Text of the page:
Does it? Really? I don't think so. It isn't "government regulaton" that is driving my desire to replace incandescent light bulbs with LEDs -- it's the long-term cost savings and the elimination of bulb-changing hassles. I shun CFLs because they represent a hazard to the environment I live in, so out they go. My shift is driven by market forces, not by rules enforced with the working end of a gun.
What the new proposed law does, as I see it, is slow down the rate of rule-making to something approaching sanity. The new rules and regulations are coming so fast and furiously that keeping up with them is a full-time job in and of itself.
SCIENCE is all about showing your work, and having others verify that the work is accurate. When the raw data is labelled "proprietary" or the analysis methods "trade secrets", yet the summary of that data/analysis is presented as justification to force changes on people, that's not a good use of science. Indeed, it's bad government.
To add to the problem of climate "science", there is quite a bit of elitism applied to the judgements of articles -- if you aren't a member of the "club" you are not allowed to play. This has led to some very interesting criticism of contrary work on non-scientific grounds. That's what feeds my skepticism of the "crisis". When a non-environmentalist criticism of the models used to "measure climate change" (remember when the mantra was "measure global warming"?) leads to a knee-jerk "he doesn't know what he's talking about," I cringe.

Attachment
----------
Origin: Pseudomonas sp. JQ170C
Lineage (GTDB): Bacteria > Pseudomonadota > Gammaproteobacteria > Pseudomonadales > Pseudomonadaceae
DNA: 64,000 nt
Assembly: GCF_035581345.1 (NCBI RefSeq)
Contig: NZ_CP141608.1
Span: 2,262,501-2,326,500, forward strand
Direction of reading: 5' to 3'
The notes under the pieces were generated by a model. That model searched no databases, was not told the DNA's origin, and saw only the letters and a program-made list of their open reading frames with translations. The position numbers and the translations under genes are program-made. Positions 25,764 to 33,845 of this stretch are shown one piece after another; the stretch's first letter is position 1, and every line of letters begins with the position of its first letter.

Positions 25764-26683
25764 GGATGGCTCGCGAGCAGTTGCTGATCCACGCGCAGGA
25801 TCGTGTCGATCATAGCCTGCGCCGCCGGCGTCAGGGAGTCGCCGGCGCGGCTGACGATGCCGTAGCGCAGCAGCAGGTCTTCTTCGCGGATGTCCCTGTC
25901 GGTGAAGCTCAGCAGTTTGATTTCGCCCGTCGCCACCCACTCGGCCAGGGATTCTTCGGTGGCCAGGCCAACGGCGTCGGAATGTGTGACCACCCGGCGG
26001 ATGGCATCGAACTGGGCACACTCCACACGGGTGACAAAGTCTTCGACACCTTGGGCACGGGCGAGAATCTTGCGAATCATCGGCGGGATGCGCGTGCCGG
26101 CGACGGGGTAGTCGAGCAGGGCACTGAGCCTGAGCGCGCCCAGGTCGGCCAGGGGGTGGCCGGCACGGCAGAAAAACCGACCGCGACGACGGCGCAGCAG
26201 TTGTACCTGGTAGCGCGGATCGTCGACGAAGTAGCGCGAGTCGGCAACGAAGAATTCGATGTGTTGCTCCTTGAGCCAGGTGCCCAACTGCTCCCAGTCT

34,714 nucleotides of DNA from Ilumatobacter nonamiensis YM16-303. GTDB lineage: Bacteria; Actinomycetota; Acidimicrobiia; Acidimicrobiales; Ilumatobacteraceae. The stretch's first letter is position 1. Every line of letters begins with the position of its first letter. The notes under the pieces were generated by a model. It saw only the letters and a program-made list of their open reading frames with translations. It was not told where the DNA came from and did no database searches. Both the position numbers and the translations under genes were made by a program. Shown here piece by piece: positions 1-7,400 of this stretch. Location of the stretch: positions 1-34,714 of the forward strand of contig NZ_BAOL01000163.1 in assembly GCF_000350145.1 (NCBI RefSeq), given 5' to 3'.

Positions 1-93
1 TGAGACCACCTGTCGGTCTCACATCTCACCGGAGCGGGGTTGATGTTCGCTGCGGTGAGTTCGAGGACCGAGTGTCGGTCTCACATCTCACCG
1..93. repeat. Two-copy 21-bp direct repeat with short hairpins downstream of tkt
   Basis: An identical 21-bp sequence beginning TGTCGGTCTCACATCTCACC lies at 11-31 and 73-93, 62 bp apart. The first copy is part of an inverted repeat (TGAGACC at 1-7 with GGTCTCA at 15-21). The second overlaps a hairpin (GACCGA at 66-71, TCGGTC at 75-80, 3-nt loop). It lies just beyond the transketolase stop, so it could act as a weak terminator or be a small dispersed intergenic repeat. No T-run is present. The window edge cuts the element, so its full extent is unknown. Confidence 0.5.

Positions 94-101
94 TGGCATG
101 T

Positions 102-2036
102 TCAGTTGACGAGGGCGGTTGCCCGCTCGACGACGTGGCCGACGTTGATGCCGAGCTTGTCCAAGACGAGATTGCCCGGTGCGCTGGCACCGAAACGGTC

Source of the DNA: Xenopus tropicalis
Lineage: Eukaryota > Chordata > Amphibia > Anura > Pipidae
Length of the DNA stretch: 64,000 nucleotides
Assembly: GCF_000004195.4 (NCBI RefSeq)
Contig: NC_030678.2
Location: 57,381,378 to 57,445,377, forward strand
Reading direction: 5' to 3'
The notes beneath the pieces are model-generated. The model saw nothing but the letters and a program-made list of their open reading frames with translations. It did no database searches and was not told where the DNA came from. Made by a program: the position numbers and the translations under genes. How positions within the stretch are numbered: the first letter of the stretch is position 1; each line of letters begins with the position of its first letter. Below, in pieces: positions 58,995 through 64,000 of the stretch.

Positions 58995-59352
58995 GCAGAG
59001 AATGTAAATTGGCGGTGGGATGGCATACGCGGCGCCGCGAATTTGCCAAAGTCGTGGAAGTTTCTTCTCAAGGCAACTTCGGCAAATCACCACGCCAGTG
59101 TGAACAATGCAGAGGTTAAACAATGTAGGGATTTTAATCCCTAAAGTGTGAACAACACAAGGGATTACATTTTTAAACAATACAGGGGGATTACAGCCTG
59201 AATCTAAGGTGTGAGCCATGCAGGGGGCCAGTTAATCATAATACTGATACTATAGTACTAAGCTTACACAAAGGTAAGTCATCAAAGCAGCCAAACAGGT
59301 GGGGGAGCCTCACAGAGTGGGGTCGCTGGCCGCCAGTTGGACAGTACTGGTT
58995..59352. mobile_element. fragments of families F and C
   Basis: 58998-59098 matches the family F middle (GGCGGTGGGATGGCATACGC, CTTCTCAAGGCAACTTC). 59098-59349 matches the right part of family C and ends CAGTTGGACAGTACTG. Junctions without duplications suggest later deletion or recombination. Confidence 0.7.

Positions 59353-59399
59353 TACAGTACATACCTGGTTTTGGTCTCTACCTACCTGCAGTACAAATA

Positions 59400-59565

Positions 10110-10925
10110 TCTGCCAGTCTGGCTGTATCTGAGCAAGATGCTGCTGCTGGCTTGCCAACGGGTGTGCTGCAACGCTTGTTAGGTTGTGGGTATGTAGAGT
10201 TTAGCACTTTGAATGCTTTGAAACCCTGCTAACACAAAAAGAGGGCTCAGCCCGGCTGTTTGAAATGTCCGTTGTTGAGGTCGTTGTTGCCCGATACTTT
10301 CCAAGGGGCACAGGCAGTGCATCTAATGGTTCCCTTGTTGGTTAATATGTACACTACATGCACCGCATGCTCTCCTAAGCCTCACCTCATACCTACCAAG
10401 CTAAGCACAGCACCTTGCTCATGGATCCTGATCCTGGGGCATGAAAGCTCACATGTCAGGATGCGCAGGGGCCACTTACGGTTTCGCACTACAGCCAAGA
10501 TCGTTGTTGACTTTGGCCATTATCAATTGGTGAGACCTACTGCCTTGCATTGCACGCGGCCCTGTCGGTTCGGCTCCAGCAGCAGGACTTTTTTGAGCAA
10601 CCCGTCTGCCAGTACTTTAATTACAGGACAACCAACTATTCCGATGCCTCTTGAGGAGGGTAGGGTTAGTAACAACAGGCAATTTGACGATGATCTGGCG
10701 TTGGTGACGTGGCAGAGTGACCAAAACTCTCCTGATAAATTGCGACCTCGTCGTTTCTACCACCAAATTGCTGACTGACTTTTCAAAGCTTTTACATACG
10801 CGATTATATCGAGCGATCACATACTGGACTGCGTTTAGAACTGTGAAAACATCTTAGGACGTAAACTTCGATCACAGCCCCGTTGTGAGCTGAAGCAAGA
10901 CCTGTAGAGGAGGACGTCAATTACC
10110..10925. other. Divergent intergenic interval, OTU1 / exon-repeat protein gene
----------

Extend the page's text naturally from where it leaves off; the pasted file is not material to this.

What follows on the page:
I personally witnessed what open, transparent science can do. The clean-up of Lake Michigan was based on transparent science, and carefully-considered enforcement against those who polluted the waters. No esoteric regulations, just prove-beyond-a-reasonable-doubt science. Effective.
If you think things should change, find a way -- other than regulation or other use of violence -- to move people to less harmful activities. Make it part of their self-interest to do so. You don't need government to make a difference.